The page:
Monday, October 8 2018



Our ‘hero’ Suu Kyi failed us dismally – is Cyril next?

The moral failure of a once revered leader reminds us of the heartbreaking fallibility of Nene and our other heroes

4 min read

Nene lied, but he's honourable and should keep his job

If he ends up in the political wilderness it will hardly encourage other people to come clean over state capture

By Stuart Theobald
5 min read

Hard lessons: Why private school refused to refund parents’ deposit

National Consumer Commission grapples with the issue and both sides of the argument have fair points

Prega Govender
3 min read

EXTRACT: 'Winnie's Stompie alibi was false and the evidence was ignored'

‘Truth, Lies and Alibies’ by Fred Bridgland presents a controversial account of how Makidizela-Mandela was protected

4 min read



ANC whistleblowers fear for their lives

A hit list of 'ringleaders' in an Eastern Cape municipality has sent the ‘troublemakers’ into hiding

Bongani Fuzile
5 min read

Fired woman gets her job back - but now she’s too old to take it

Dismissed on ‘trumped-up’ charges, she finally won her case. Only trouble is, she’s now retired

By Tania Broughton
2 min read

Squatters have had enough and are demanding to be heard

Overcrowding, streets filled with faeces and illegal power connections are problems these residents live with every day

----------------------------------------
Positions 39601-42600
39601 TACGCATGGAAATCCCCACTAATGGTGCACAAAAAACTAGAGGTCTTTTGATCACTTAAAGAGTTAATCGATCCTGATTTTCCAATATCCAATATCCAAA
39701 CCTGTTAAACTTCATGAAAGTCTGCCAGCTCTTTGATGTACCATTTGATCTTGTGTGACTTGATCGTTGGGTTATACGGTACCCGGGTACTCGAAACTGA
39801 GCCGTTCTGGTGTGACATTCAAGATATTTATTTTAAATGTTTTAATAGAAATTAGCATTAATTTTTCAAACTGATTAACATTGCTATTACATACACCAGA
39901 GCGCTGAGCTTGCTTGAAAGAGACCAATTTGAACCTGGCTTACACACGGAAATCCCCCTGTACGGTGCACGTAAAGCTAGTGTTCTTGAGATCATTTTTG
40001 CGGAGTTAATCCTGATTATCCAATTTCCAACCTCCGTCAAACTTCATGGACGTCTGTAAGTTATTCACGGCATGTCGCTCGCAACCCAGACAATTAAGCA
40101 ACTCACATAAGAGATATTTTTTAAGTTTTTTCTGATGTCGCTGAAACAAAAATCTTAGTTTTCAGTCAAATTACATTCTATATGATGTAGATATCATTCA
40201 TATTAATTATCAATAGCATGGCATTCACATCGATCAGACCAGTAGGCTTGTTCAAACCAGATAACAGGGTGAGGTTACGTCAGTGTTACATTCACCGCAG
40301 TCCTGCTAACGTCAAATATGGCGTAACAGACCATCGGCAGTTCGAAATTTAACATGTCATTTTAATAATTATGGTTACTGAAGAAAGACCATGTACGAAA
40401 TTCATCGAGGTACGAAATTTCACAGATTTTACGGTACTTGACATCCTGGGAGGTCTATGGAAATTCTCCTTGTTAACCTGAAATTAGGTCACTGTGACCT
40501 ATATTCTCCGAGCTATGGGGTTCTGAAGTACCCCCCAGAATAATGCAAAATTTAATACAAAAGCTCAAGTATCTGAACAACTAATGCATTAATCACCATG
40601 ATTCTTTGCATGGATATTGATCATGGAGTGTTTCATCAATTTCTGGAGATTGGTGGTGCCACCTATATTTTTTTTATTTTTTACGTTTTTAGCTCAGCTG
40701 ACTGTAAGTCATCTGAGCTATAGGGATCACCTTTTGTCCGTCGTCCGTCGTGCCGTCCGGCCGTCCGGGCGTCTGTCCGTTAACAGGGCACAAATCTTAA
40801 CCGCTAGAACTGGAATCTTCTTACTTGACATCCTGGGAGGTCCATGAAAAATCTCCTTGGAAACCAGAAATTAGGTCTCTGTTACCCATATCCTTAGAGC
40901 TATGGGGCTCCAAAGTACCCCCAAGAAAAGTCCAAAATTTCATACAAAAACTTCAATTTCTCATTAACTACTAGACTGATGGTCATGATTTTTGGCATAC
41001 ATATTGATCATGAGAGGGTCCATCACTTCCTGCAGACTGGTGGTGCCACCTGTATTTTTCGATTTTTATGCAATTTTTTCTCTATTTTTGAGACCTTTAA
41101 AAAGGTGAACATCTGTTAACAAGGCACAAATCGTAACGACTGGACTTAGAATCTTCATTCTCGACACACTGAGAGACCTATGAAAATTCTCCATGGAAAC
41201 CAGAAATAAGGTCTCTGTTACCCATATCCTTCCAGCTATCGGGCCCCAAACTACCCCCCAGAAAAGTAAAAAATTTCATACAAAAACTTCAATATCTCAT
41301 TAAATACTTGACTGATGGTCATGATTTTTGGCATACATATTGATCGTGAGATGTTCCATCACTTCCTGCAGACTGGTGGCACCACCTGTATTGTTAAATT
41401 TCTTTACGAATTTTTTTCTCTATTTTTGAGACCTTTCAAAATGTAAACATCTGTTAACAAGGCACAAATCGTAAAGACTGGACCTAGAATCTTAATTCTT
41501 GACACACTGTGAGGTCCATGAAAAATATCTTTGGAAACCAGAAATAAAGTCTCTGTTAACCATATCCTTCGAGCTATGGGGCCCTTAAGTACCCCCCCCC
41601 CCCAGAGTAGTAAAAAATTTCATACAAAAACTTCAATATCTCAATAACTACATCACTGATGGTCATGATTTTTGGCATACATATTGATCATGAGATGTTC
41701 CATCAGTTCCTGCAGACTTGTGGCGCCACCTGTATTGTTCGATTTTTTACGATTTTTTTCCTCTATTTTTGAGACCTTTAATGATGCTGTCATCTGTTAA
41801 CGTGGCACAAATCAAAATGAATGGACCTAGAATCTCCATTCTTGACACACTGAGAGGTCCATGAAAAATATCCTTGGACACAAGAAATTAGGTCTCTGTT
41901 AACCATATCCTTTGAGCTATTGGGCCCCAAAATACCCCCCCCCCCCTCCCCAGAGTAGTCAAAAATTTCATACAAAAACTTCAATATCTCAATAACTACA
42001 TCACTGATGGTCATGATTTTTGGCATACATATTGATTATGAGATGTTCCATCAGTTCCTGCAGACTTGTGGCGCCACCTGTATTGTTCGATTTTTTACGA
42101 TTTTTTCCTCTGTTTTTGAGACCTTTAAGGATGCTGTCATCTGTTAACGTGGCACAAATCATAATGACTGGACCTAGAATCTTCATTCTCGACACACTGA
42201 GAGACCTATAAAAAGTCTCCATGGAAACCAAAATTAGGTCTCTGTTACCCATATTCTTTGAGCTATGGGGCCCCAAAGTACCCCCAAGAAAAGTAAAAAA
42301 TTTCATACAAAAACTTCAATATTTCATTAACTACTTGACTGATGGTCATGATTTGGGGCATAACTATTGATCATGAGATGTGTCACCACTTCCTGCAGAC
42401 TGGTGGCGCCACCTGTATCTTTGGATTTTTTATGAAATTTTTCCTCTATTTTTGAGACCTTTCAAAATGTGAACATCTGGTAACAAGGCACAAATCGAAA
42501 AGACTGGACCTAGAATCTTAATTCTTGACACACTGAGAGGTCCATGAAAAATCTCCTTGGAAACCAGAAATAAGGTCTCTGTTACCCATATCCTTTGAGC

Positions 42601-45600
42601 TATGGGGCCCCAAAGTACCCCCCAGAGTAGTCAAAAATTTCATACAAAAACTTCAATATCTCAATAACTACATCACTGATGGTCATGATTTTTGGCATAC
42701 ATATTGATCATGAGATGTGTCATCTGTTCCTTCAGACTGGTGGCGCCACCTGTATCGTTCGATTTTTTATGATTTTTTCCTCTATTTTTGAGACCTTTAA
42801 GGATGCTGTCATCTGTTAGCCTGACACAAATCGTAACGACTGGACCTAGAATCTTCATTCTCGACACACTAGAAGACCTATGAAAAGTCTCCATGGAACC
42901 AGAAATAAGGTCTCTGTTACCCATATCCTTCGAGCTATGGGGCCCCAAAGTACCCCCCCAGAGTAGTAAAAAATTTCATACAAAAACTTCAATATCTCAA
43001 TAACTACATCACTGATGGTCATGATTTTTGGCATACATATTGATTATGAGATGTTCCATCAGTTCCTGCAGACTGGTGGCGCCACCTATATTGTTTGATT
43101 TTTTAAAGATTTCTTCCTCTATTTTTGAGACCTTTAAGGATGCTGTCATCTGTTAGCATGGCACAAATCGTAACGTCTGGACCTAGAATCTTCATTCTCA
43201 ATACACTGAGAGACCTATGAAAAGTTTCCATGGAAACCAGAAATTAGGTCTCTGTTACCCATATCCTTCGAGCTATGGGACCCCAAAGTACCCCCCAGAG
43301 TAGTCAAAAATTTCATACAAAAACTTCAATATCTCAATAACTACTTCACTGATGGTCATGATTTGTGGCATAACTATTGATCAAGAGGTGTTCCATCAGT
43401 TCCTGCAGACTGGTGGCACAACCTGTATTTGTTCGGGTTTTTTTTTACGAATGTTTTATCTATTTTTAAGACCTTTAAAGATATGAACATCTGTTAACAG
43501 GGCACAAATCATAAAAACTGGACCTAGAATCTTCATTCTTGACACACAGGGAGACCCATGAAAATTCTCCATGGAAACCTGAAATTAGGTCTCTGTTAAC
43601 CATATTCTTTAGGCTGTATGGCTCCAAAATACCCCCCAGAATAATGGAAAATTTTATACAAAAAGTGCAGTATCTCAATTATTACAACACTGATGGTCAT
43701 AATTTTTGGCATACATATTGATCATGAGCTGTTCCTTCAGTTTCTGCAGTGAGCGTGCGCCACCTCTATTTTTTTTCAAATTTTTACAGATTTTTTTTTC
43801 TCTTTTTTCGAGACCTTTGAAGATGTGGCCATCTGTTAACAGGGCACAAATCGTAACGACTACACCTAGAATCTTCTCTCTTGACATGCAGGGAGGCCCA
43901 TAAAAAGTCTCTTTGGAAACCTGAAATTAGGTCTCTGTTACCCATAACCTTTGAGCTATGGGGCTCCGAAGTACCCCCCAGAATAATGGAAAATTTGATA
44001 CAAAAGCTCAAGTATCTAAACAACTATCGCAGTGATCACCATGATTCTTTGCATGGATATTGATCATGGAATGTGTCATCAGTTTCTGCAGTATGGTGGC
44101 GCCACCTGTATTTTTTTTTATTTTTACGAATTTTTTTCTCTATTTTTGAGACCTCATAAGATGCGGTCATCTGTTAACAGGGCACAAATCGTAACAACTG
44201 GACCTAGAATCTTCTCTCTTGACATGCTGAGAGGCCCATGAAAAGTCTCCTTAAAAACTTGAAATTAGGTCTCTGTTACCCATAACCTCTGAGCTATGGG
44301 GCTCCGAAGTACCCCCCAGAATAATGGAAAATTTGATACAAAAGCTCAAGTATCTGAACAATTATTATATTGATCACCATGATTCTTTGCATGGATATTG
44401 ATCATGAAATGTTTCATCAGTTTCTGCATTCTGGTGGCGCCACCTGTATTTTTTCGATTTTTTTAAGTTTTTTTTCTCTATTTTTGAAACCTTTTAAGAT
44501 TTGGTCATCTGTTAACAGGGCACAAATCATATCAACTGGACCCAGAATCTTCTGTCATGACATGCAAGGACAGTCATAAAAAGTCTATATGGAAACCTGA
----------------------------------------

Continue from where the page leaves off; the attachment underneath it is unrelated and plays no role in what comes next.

2 min read

Never Forgetica: This font bends over backwards to boost memory

Hard-to-read fonts help with memory, according to research, and this font type builds on that

By Matthew Field
1 min read

What makes a young doctor great? It has little to do with medicine

Going the extra mile is just as vital as their skills, say intern supervisors around SA

Dave Chambers
Cape Town bureau chief
1 min read



So you think those fruit trays are being recycled?

No they are not. But keep putting them aside for recycling with your other plastic. Good news is coming

Wendy Knowler
Consumer journalist
4 min read

They're in the CAQ: Populism has conquered even calm old Canada

Upstart movement's victory in liberal stronghold of Quebec seen as rebuke to policies of Justin Trudeau

By Christopher Guly and Harriet Alexander
4 min read

Man of (stolen) letters: was Rudyard Kipling a plagiarist?

Author copied letters from Indian soldiers almost word for word in his 1918 war text, research reveals

By Dalya Alberge
4 min read



Today's cryptic crossword

It's time to put your brain to work

1 min read

Today's quick crossword

How fast can you get it done?

1 min read


Six things about SA you need to know

De Lille to sue businessman over bribery claims

Cape Town mayor Patricia de Lille has instructed her lawyers to pursue a defamation case against businessman Anthony Faul and sue him for R1m. De Lille said on Sunday she was informed by the Hawks that the senior public prosecutor had decided not to prosecute her for alleged bribery‚ based on allegations by Faul‚ for lack of evidence. She said the case related to allegations made by Faul in February that De Lille had solicited a R5m payment from him in return for her endorsing an automatic fire extinguisher which he intended rolling out to Cape Town informal settlements in 2013. “I rejected these ludicrous allegations from the outset when they appeared out of thin air in February this year. This was at the height of the time when the DA was trying everything to remove me at all costs by throwing all sorts of allegations against me‚” De Lille said.

Accountant ‘fleeced’ retailer of R8.3m